Kupuna Caregiver: Protecting kupuna during pandemic

Kupuna Caregiver

HONOLULU (KHON2) — Thieves are preying on our kupuna, from cyber scams to brazen home invasions.

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“All over the island from Ewa Beach, Manoa, Pacific heights or Kahala, where individuals have entered the home in the daylight hours and to find seniors inside those homes. Fortunately, it hasn’t resulted in serious injury or death, but the potential is great there,” says Scott Spallina, Honolulu Deputy Prosecuting Attorney.

Spallina recommends locking your doors, assess your home for blind spots where criminals could enter, invest in security cameras and get to know your neighbors.

“Introduce yourself and say if you need anything let me help you. We need to look out for each other. Not just our kupuna but everyone because we’re all in this together. Crime affects everybody. Not just the old and the young, but everybody. So, we need to team up together,” says Spallina.

He also encourages getting a four-legged friend. 

“Get a loud barking dog. Criminals want to work quietly. They don’t want to draw attention. If you have a neighbor that has a loud barking dog, that’s good because not only is that dog protecting his house, he’s protecting houses around him,” says Spallina. “In the news, we hear about crimes of violence and home invasions. But the silent crimes are hitting our kupuna the most. That silent crime is financial crimes.”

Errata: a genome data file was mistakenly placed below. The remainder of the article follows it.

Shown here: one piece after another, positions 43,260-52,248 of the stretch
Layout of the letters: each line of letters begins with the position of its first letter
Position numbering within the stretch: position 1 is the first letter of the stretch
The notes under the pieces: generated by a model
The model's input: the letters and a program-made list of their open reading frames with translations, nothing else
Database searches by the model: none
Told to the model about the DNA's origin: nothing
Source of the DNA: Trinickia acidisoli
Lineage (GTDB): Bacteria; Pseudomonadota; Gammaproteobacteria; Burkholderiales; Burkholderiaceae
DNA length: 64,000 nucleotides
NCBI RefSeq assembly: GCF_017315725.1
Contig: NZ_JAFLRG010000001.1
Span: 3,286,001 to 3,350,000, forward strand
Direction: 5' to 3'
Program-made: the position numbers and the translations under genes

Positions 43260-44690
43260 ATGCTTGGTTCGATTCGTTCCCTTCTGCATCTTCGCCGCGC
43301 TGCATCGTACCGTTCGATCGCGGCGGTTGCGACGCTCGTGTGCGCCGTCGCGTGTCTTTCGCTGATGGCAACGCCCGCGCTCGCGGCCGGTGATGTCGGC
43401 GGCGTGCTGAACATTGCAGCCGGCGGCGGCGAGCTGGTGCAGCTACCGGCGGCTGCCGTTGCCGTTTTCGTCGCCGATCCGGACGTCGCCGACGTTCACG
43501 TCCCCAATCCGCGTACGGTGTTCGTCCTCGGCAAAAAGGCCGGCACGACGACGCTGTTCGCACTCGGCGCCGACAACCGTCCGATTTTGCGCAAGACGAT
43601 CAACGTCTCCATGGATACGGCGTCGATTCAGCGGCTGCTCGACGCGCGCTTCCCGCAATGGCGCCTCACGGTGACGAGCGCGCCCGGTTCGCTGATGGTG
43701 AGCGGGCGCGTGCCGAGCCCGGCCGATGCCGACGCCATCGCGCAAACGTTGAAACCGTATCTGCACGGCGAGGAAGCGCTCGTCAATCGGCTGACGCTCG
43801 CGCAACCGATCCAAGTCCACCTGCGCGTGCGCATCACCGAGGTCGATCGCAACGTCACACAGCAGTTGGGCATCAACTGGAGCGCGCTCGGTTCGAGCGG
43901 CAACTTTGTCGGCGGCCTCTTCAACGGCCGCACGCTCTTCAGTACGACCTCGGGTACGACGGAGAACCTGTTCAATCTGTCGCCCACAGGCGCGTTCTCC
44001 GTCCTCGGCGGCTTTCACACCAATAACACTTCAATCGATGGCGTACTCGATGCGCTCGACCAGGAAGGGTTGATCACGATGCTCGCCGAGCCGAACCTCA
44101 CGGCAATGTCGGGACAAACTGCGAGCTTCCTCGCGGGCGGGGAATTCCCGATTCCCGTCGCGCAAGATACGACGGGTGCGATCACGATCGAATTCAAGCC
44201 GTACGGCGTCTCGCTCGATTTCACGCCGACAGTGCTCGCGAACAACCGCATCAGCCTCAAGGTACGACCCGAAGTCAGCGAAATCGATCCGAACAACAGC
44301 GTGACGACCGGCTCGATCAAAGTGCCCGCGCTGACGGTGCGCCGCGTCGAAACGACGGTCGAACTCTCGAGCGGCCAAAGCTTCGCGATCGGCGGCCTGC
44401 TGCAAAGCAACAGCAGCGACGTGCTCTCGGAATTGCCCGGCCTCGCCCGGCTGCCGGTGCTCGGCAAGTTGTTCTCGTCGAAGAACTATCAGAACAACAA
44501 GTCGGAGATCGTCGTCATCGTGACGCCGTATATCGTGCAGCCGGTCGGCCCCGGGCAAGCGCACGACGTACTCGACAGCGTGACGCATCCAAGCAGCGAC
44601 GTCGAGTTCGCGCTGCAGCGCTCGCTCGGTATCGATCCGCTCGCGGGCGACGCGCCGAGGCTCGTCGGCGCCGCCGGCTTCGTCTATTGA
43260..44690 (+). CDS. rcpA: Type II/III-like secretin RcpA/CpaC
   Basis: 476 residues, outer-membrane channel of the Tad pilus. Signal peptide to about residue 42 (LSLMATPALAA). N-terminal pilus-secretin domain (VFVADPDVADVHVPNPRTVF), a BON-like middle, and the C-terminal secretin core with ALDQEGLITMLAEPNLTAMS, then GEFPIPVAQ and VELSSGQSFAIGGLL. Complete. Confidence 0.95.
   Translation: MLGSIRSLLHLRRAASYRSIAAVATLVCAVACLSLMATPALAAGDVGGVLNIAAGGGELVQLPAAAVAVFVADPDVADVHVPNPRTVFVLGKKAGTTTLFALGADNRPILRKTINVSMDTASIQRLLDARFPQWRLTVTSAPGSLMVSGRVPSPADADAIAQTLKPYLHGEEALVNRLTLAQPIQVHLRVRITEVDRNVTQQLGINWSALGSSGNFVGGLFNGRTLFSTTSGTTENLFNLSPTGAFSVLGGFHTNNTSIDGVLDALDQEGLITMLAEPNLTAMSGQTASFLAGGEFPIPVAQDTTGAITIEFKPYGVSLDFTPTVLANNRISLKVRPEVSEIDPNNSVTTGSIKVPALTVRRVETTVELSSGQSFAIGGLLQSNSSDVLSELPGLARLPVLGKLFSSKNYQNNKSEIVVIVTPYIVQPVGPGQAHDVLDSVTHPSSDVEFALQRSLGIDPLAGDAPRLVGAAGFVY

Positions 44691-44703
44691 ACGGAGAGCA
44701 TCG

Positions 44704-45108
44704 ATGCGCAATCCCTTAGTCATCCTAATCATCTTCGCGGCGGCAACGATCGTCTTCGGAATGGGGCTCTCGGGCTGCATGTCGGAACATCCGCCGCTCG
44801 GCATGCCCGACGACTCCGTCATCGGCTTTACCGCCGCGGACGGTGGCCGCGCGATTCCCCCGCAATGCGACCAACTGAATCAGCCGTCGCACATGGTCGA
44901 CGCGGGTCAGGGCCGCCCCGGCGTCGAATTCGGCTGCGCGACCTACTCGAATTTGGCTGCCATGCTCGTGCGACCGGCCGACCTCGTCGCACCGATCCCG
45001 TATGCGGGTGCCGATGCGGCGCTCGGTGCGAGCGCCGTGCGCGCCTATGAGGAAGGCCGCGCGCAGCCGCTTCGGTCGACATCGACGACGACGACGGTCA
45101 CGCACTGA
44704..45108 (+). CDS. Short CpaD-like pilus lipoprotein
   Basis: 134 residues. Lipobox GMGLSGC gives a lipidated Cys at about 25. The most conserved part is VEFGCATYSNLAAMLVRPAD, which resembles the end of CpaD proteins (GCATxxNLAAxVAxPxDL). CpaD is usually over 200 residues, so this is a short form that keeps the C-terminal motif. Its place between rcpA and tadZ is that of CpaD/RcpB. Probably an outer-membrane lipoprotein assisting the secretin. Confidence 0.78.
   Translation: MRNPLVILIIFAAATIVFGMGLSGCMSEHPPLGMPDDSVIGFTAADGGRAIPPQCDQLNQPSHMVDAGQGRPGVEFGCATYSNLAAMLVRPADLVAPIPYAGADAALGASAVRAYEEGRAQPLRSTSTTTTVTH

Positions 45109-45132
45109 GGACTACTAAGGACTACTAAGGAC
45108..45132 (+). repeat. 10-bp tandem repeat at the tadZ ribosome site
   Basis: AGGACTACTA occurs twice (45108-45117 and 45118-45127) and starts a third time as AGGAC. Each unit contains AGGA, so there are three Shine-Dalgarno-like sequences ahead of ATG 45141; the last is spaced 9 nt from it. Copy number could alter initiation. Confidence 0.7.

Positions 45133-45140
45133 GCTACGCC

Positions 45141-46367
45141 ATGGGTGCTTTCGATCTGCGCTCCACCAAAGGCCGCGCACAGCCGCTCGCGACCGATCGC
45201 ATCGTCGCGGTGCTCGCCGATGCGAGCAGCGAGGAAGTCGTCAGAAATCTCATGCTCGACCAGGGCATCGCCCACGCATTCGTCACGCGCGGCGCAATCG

And these crimes are being committed by family members.

“The reason their silent is because the victim does not want to come forward and admit that my son, my daughter, my nephew, my niece stole from me. We’re dealing with such a violation of trust,” says Spallina.

So, what should families do to prevent this from happening?

“Talk to your family and let them know what your plans are. Get an estate planner and have everybody on the same page. Often times we have children so caught up in their own lives that that they don’t understand their parents are also living lives too. Their parents are being introduced to elements that might try and take advantage of them,” says Spallina.

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